Motivating Bureaucrats with Non-Monetary Incentives When State Capacity Is Weak: Evidence from a Large Field Experiment in Peru
Friday, July 20, 2018
Building 3, Room 213 (ITAM)
*Names in bold indicate Presenter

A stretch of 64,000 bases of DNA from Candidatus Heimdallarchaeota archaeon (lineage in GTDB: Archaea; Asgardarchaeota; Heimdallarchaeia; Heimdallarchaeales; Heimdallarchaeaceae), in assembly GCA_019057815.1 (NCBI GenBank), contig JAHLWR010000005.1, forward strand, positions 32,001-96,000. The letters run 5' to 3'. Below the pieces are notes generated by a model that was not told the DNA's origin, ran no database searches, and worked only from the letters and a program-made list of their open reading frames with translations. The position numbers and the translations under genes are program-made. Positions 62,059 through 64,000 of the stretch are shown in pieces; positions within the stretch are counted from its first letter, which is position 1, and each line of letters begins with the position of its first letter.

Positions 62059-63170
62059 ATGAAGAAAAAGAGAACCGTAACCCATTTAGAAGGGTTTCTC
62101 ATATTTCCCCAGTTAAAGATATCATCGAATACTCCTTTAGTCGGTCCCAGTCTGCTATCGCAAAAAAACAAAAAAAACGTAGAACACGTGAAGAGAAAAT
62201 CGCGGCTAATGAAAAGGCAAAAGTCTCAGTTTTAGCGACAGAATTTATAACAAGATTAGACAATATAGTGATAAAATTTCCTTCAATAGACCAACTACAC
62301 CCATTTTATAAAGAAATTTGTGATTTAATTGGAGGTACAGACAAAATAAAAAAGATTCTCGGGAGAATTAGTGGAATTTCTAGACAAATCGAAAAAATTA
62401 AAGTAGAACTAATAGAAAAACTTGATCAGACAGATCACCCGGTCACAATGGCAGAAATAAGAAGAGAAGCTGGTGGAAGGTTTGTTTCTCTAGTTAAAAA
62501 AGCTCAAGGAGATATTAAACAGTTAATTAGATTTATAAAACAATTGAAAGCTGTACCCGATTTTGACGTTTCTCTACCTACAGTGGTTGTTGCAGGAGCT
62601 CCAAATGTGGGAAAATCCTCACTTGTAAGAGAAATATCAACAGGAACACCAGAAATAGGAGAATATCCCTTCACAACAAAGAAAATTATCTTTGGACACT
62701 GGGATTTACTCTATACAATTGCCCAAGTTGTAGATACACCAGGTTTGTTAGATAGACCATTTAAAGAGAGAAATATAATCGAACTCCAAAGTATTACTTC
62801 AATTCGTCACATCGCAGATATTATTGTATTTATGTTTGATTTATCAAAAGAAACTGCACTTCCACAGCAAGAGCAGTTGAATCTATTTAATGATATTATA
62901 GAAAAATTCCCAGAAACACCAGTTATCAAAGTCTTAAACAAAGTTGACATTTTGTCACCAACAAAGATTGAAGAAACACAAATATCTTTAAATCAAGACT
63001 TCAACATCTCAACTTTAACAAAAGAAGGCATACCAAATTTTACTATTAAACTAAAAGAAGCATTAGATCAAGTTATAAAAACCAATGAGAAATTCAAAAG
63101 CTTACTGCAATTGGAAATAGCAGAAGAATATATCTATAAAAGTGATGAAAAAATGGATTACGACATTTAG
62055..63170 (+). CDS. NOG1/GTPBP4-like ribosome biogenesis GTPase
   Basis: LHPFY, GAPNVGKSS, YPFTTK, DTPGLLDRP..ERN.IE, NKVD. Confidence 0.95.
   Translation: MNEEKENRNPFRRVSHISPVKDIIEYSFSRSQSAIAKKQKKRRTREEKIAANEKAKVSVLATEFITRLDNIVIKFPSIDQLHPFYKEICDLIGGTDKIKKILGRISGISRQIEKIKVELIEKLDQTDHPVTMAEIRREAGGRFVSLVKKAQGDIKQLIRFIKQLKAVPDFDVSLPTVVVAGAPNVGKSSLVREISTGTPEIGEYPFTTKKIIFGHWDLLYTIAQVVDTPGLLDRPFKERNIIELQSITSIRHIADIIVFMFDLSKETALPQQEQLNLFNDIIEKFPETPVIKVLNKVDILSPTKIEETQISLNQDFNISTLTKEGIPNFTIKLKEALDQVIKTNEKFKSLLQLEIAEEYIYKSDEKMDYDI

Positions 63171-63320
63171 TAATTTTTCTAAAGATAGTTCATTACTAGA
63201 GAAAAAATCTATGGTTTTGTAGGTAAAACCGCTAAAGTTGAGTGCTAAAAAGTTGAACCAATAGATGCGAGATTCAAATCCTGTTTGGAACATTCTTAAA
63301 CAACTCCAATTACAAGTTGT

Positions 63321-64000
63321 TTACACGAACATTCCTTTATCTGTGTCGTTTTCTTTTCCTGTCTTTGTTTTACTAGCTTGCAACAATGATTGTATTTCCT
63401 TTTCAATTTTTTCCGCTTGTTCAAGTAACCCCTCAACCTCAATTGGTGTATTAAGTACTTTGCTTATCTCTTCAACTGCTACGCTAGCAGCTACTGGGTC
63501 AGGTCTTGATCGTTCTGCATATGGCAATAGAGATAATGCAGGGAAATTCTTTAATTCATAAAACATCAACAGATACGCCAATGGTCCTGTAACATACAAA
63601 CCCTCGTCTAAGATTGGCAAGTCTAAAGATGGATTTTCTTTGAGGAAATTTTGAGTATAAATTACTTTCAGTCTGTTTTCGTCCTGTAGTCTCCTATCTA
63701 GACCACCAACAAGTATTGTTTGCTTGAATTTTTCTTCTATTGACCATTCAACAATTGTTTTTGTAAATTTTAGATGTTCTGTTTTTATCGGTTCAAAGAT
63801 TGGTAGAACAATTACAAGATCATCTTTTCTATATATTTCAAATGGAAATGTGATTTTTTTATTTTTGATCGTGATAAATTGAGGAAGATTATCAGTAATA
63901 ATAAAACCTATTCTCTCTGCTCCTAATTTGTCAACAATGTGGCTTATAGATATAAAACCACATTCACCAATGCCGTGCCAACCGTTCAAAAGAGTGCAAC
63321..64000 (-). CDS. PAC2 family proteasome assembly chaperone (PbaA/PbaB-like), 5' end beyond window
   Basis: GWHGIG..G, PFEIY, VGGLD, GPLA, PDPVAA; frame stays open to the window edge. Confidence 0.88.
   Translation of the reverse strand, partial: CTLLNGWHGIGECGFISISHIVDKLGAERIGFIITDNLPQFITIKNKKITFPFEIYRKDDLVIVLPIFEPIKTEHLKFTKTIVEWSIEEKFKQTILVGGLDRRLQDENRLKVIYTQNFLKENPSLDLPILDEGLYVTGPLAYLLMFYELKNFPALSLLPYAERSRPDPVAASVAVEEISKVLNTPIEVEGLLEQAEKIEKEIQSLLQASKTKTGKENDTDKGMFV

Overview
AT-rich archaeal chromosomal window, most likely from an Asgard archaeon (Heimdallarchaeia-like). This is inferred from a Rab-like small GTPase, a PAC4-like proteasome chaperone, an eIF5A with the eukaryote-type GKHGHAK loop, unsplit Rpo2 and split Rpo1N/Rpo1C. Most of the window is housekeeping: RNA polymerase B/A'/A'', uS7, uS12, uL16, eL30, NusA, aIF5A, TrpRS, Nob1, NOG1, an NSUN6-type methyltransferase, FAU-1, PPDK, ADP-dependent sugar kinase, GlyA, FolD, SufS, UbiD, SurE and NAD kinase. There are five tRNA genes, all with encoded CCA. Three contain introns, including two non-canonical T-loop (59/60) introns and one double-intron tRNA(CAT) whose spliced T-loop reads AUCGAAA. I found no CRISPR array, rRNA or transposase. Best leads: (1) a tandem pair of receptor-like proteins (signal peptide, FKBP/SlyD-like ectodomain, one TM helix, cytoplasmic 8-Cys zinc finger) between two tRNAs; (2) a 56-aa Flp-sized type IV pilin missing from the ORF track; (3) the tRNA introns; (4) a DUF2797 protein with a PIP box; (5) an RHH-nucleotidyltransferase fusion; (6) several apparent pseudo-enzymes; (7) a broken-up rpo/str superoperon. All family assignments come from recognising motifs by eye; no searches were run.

We study how non-monetary incentives, motivated by recent advances in behavioral economics, affect civil servant performance in a context where state capacity is weak. We collaborated with the Government of Peru to experimentally vary the content of text messages targeted to civil servants in charge of a school maintenance program. These messages were designed in a way that incorporates behavioral insights in dimensions related to information provision, social norms, and loss aversion as well as some weak forms of monitoring and auditing. We find that these messages are a very cost-effective strategy to enforce compliance with national policies among civil servants. We further study the role of social norms and the salience of social benefits in a follow-up experiment and explore the external validity of our original results by implementing a related experiment with civil servants from a different national program. The findings of these new experiments support our original results and provide additional insights regarding the context in which these incentives may work. Our results highlight the importance of carefully designed non-monetary incentives as a tool to improve civil servants performance when the state lacks of institutional mechanisms to enforce compliance.